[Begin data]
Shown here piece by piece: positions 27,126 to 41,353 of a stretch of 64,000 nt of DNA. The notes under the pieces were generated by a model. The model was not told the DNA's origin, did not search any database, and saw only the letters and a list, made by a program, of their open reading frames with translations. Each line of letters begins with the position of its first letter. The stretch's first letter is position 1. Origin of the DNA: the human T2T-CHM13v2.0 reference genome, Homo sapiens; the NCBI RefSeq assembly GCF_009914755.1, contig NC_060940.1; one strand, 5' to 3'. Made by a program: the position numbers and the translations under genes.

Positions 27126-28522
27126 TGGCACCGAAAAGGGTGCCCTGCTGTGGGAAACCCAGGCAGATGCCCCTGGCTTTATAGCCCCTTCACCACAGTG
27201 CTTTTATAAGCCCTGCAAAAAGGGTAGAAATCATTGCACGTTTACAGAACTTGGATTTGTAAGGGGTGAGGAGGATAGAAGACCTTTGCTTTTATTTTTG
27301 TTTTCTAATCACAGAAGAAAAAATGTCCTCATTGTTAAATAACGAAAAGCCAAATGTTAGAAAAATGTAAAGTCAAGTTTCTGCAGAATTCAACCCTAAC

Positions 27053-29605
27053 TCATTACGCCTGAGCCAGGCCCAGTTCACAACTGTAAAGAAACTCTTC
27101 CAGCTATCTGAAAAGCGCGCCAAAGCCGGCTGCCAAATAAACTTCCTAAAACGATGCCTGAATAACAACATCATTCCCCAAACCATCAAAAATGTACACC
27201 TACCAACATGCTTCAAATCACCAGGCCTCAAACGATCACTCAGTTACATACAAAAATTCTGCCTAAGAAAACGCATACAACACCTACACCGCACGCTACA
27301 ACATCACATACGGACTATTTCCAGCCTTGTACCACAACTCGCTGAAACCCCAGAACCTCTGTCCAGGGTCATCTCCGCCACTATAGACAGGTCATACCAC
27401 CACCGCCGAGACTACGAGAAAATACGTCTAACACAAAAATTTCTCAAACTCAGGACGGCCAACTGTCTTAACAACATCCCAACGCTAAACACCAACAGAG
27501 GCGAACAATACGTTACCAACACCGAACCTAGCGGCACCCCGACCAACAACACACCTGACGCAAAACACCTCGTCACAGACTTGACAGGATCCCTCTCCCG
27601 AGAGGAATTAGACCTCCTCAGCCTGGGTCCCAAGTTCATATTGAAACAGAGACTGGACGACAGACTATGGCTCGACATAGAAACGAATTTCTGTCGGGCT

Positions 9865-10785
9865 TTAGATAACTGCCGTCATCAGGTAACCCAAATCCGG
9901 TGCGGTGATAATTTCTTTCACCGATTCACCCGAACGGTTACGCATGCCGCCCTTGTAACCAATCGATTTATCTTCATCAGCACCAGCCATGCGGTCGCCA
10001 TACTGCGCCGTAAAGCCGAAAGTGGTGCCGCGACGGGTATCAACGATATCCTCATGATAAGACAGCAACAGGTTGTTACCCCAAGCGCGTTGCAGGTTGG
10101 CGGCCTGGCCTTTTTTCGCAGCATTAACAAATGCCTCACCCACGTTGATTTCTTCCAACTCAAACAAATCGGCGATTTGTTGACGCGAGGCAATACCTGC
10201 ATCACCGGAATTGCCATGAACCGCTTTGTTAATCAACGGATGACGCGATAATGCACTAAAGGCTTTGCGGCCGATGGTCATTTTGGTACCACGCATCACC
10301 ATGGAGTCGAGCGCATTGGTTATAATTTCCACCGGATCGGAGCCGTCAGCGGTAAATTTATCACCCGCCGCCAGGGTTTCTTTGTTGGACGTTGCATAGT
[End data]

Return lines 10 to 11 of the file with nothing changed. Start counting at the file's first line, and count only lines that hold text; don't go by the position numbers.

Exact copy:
27301 ACATCACATACGGACTATTTCCAGCCTTGTACCACAACTCGCTGAAACCCCAGAACCTCTGTCCAGGGTCATCTCCGCCACTATAGACAGGTCATACCAC
27401 CACCGCCGAGACTACGAGAAAATACGTCTAACACAAAAATTTCTCAAACTCAGGACGGCCAACTGTCTTAACAACATCCCAACGCTAAACACCAACAGAG